Bank of America has begun the process of reducing eligible homeowner’s mortgages. Thousands of letters have been sent to home owners in the United States, offering to reduce the price of the outstanding principal balance on their mortgages. Earlier this year, Bank of America agreed to a $25 billion settlement agreement with the state attorney generals in 49 states and federal authorities. The mortgage reduction efforts occurring are a result of this agreement

Pressure had been mounting from state attorney generals and the federal government on Bank of America for some time. There had been allegations of foreclosure abuse, loan abuse and improper lending. Many place blame on the bank for helping to create the foreclosure crisis, but feel they weren’t shouldering their fair share of the burden with the clean-up efforts. When state governments threatened to take legal action and federal investigators began launching investigations into their business, Bank of America finally relented and agreed to the massive settlement agreement

According to Bank of America, the average mortgage reduction will amount to $150,000 per homeowner, with eligible households shaving up to 35 percent off of their monthly mortgage bill every month. They estimate that more than 200,000 homeowners could potentially be eligible for assistance under this program and they hope to have letters mailed to the majority of them by fall of this year

In order to be eligible for the reduction, the homeowner must have a loan that is owned or service by Bank of America, have a home that is underwater, or is worth less than what the mortgage owed on it is, and have been sixty days or more behind on their payments as of January 31, 2012

According to Ron Struzenegger, a legacy asset servicing executive, “To the extent principal reduction and other modification tools help us turn mortgages headed for possible foreclosure into long-term performing loans, it will be positive for homeowners, mortgage investors and communities.”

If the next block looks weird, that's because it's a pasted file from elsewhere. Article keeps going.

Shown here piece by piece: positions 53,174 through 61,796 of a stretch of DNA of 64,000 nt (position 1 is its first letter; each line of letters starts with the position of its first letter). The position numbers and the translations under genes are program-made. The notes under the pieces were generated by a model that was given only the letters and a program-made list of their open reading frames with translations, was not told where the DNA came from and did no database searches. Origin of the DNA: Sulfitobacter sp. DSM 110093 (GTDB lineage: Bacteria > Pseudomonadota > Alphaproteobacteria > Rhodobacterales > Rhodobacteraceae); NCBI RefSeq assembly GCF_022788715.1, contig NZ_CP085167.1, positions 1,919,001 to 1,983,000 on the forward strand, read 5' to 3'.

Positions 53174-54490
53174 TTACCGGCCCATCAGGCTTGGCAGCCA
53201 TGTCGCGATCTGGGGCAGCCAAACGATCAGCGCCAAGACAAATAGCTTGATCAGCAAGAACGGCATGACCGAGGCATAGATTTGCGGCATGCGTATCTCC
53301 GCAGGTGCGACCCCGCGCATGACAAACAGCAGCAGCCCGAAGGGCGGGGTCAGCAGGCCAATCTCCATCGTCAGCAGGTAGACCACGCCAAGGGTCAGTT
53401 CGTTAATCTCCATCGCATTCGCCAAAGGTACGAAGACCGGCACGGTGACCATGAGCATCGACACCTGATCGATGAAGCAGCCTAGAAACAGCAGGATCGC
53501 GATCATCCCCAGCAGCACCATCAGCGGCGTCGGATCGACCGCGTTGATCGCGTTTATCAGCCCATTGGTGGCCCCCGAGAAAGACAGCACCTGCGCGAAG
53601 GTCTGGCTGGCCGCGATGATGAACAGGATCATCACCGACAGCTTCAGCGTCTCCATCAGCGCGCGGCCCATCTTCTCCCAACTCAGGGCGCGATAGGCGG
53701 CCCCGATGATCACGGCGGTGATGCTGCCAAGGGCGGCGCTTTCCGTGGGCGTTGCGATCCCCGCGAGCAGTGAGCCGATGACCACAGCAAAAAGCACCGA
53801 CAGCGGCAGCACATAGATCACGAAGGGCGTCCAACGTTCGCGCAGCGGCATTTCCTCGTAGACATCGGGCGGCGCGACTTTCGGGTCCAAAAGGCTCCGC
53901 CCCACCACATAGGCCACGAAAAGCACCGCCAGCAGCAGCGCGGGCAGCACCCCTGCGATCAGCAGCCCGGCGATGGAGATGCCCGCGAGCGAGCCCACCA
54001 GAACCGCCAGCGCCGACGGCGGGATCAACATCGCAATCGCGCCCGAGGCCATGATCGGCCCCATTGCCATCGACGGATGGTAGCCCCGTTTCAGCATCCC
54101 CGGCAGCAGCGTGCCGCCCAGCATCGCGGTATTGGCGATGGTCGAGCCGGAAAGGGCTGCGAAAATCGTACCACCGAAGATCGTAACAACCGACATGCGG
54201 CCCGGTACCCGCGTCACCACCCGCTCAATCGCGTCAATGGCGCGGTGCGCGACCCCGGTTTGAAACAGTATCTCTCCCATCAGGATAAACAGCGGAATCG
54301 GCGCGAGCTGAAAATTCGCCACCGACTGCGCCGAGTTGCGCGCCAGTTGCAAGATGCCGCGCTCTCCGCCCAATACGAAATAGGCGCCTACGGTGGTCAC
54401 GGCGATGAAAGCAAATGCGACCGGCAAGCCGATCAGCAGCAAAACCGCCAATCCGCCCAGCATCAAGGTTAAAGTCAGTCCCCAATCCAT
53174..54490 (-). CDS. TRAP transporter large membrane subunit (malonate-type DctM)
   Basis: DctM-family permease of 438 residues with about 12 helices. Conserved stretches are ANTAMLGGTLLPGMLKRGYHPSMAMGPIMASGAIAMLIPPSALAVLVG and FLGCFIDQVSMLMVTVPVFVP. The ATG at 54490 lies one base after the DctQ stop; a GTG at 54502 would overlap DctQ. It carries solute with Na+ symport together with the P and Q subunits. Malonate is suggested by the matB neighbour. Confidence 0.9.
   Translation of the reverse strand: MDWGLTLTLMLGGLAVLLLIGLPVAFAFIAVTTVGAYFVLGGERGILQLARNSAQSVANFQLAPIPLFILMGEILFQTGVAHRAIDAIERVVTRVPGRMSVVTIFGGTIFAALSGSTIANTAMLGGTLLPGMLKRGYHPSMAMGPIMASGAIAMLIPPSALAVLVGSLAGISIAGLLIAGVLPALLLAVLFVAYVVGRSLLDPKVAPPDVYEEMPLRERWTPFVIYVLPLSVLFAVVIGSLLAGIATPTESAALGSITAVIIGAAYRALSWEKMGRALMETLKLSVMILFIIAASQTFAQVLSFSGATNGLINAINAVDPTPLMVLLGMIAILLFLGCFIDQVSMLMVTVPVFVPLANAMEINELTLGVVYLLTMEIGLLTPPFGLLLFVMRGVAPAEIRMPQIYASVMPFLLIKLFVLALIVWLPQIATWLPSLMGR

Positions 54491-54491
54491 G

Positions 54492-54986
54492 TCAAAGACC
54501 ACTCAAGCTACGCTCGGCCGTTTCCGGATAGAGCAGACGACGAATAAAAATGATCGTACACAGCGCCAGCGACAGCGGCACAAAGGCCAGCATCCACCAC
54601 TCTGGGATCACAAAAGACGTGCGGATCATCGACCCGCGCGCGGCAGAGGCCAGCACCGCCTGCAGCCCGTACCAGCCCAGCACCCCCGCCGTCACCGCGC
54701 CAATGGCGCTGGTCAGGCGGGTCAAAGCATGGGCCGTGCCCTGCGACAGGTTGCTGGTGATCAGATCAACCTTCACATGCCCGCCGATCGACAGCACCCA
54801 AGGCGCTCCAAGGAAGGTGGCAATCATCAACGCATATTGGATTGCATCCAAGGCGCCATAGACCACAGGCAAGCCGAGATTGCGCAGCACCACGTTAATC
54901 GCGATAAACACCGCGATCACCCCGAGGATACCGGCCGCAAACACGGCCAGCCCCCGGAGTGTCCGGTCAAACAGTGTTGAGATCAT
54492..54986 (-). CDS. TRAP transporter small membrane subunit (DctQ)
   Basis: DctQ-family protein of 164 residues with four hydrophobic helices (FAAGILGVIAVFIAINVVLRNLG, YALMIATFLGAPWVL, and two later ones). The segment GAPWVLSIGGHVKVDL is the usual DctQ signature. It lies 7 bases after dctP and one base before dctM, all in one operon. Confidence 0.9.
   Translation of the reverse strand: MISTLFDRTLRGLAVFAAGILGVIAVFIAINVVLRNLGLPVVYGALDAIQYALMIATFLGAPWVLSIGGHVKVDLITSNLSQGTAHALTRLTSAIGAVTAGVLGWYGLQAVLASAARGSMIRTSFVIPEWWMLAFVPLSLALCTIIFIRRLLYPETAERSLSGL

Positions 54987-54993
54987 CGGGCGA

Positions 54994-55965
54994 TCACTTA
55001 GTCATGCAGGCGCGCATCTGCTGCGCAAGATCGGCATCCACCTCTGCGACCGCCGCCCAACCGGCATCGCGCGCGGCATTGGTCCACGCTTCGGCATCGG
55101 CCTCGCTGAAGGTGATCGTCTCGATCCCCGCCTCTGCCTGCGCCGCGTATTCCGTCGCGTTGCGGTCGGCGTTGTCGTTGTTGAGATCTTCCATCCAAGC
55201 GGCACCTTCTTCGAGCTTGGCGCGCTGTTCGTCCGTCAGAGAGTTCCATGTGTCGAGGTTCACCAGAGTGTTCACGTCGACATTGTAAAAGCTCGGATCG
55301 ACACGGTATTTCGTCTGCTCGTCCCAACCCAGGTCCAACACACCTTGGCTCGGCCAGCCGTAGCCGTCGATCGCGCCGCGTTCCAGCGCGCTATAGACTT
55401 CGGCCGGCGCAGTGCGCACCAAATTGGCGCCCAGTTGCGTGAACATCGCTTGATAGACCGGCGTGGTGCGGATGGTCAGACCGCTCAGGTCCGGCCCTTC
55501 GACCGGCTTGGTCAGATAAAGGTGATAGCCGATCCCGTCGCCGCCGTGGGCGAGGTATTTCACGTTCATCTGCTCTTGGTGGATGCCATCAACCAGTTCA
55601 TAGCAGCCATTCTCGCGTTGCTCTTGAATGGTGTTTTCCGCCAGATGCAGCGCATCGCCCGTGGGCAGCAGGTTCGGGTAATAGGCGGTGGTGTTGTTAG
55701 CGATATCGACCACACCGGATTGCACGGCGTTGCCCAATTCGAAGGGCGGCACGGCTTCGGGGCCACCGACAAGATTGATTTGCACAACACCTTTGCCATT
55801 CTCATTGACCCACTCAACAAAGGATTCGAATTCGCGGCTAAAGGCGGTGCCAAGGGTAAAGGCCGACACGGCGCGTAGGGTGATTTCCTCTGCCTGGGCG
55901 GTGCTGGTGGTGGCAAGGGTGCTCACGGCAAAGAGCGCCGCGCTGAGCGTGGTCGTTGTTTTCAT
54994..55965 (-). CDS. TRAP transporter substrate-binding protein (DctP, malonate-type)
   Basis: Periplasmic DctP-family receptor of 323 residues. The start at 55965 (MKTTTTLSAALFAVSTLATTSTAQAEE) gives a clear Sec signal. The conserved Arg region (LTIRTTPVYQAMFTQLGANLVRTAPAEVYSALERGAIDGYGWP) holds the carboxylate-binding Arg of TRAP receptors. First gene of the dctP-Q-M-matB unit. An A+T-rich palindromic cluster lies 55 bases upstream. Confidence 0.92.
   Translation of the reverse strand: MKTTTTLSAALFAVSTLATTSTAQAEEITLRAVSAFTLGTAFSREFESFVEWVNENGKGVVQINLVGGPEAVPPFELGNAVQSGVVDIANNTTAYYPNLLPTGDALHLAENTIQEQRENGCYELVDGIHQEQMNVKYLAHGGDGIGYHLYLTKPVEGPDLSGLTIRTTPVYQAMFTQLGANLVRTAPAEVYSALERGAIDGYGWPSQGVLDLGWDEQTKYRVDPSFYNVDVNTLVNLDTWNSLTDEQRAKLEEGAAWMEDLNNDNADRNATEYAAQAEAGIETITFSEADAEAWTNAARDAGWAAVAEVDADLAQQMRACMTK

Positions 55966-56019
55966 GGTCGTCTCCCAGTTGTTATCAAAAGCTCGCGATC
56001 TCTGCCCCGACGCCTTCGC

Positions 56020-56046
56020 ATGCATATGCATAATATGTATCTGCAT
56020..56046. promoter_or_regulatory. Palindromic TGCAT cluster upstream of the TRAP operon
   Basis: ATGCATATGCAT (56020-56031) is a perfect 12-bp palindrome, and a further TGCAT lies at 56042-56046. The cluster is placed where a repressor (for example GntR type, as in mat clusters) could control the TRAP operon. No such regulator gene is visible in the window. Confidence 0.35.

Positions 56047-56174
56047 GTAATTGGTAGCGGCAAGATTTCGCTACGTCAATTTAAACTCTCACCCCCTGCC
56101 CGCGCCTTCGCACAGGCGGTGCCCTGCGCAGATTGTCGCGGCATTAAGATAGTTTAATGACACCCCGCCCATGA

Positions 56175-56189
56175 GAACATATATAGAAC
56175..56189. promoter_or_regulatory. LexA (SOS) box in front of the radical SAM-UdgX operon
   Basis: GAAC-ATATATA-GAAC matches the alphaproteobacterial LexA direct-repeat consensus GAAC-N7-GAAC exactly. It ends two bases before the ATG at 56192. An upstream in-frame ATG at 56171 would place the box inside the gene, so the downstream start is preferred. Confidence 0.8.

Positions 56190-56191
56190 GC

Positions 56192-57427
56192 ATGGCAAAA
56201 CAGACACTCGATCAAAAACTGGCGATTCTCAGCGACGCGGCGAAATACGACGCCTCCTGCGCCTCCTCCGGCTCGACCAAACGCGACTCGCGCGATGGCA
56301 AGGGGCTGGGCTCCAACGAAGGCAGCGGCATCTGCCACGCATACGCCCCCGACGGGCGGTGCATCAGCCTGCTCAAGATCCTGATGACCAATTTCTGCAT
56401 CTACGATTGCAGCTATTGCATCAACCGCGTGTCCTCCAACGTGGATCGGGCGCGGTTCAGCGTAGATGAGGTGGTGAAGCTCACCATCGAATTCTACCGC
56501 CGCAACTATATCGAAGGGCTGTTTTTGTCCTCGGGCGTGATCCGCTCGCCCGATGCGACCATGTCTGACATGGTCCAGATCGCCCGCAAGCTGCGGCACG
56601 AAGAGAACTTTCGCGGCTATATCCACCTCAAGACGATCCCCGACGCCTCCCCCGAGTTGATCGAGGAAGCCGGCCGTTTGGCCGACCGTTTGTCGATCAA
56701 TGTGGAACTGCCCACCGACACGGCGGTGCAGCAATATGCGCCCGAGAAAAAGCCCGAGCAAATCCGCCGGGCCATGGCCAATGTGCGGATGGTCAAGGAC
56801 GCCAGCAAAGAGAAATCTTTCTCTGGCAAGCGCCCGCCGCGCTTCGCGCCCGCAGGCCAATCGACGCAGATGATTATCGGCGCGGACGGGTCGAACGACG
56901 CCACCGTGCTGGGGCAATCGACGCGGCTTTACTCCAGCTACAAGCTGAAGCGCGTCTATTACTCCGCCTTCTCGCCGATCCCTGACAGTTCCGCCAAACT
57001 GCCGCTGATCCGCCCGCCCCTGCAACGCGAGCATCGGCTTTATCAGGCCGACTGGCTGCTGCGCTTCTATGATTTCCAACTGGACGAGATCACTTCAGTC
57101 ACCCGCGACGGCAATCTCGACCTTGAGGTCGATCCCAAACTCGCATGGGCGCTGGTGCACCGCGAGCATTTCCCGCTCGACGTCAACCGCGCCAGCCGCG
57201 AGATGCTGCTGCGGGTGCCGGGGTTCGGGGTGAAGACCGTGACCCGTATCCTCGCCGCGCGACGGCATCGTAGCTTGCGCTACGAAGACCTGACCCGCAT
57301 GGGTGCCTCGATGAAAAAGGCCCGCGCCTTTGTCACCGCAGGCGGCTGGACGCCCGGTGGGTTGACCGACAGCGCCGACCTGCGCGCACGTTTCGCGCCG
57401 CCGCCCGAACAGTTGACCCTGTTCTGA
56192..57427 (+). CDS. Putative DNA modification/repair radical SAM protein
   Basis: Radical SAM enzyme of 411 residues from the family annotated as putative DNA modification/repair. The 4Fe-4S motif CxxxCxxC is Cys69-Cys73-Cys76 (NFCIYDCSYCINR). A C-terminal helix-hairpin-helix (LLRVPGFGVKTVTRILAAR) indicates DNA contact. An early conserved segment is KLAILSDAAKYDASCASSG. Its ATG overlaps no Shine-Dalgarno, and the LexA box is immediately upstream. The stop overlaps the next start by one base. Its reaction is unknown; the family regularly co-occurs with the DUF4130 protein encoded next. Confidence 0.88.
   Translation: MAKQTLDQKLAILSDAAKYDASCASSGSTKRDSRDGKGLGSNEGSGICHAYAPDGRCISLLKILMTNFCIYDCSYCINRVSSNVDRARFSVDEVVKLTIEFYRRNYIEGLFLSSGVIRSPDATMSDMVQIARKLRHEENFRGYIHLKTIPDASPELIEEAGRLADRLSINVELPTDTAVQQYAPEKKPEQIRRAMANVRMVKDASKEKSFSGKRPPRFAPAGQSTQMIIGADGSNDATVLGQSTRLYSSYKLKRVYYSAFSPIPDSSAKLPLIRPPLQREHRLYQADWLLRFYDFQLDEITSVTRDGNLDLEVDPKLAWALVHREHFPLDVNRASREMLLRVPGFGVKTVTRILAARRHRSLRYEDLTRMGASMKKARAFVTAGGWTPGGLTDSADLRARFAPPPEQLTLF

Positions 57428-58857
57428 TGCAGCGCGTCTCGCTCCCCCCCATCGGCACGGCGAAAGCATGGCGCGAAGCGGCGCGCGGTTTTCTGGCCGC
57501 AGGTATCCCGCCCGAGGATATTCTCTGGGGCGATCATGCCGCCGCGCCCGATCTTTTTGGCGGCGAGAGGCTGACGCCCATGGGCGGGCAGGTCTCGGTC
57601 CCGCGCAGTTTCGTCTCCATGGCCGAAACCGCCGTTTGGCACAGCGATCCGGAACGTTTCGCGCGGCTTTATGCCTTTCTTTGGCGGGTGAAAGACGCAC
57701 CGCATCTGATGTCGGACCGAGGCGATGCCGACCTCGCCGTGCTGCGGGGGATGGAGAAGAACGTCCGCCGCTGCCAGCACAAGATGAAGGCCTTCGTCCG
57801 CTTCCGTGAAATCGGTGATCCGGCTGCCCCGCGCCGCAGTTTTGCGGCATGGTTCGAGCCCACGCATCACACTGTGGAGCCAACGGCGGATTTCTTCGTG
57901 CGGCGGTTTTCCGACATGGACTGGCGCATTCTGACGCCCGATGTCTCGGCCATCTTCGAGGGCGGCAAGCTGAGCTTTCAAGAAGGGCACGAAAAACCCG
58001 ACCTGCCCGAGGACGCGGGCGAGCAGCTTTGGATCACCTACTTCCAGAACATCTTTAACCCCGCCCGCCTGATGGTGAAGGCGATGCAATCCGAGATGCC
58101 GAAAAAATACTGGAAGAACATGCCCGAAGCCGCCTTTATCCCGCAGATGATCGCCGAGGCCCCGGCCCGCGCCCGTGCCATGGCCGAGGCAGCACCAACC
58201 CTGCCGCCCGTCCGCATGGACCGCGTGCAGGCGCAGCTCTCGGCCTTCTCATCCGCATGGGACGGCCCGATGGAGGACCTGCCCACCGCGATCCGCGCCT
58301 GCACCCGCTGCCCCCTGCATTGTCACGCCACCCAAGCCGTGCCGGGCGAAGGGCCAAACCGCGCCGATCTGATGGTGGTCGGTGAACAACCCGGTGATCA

Bank of America released a statement indicating that trial reduction offers were sent to approximately 5,000 eligible homeowners in March 2012. Those eligible for the trial reduction met the eligibility requirements and were already in the process of obtaining a home mortgage modification. Bank of America is estimating that mortgage reductions on these homes alone will amount to more than $700,000,000

While Bank of America is working to do their part, they warn that those who are selected for the program must also be willing to help themselves. Once the trial reduction is approved, three reduced payments must be made on time. If they are made on time, the reduction will become permanent. However, if the reduced payments are not made on time or not paid in full, the homeowner will forfeit their eligibility status in the program

While many of those in the industry feel this is a step in the right direction toward cleaning up the foreclosure mess, it remains to be seen how much of an impact this program will have and exactly how many home owners will benefit.